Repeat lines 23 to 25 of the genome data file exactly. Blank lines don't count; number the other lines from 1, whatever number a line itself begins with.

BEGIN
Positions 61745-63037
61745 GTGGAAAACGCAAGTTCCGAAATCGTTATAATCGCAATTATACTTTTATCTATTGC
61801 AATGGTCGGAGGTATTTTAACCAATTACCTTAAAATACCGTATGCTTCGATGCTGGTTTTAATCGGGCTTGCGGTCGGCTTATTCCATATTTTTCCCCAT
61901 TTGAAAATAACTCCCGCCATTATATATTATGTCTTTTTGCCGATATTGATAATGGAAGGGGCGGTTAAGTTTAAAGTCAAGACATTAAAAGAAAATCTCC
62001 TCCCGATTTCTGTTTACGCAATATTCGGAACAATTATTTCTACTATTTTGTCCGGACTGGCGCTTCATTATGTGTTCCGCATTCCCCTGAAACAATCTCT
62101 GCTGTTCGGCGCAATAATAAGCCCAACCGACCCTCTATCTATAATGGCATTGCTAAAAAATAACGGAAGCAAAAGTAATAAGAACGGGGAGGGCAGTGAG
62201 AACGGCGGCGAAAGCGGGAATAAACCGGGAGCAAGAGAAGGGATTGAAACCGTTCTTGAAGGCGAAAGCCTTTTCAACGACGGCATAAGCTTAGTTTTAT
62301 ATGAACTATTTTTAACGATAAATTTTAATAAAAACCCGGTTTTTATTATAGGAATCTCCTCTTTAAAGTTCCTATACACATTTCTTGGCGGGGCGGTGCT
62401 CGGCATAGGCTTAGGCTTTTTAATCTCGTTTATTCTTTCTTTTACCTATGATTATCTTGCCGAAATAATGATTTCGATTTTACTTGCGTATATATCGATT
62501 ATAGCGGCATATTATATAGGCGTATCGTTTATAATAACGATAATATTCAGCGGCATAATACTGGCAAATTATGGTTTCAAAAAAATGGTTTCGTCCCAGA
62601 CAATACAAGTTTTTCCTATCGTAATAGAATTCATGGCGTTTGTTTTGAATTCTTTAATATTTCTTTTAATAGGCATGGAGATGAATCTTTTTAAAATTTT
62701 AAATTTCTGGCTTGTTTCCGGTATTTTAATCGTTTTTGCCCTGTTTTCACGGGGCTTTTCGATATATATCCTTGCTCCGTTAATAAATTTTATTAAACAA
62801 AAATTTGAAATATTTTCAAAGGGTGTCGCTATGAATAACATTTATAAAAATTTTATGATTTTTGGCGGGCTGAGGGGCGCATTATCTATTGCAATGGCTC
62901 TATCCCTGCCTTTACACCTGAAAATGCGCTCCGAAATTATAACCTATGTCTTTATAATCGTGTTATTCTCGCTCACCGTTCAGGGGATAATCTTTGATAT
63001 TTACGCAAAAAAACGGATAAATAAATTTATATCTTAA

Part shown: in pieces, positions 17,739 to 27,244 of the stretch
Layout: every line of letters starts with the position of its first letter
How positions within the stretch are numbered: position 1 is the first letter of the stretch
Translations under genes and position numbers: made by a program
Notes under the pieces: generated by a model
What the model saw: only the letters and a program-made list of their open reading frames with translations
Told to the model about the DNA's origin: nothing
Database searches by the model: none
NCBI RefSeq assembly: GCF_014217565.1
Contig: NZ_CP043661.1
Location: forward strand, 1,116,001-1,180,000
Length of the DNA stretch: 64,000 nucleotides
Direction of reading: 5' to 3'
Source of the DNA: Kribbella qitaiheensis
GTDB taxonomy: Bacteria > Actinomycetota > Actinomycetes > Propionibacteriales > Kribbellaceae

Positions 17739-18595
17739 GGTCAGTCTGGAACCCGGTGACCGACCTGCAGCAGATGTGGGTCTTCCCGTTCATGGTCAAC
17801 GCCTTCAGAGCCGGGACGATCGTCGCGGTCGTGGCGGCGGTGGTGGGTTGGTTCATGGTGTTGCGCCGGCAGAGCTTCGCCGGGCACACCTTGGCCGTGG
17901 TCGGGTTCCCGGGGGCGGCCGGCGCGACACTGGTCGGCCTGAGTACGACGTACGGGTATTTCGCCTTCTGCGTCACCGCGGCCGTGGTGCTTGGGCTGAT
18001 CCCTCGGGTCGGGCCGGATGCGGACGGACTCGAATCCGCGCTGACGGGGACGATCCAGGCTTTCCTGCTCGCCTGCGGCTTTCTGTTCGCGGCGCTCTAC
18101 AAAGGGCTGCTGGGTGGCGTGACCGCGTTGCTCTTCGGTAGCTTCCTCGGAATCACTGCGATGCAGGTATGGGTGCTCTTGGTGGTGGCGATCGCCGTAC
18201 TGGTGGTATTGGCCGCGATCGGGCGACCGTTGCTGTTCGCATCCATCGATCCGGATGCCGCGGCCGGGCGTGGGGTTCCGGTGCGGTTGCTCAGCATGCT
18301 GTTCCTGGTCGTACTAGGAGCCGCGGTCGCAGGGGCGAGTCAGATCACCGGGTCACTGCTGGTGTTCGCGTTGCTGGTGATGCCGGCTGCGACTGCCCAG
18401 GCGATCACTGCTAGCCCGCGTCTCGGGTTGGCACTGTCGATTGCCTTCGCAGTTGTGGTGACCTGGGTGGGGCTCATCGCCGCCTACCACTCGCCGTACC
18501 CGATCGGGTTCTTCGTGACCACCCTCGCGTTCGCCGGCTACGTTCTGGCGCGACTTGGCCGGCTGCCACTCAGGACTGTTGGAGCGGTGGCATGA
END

Database searches by the model: none
NCBI RefSeq assembly: GCF_014217565.1
Contig: NZ_CP043661.1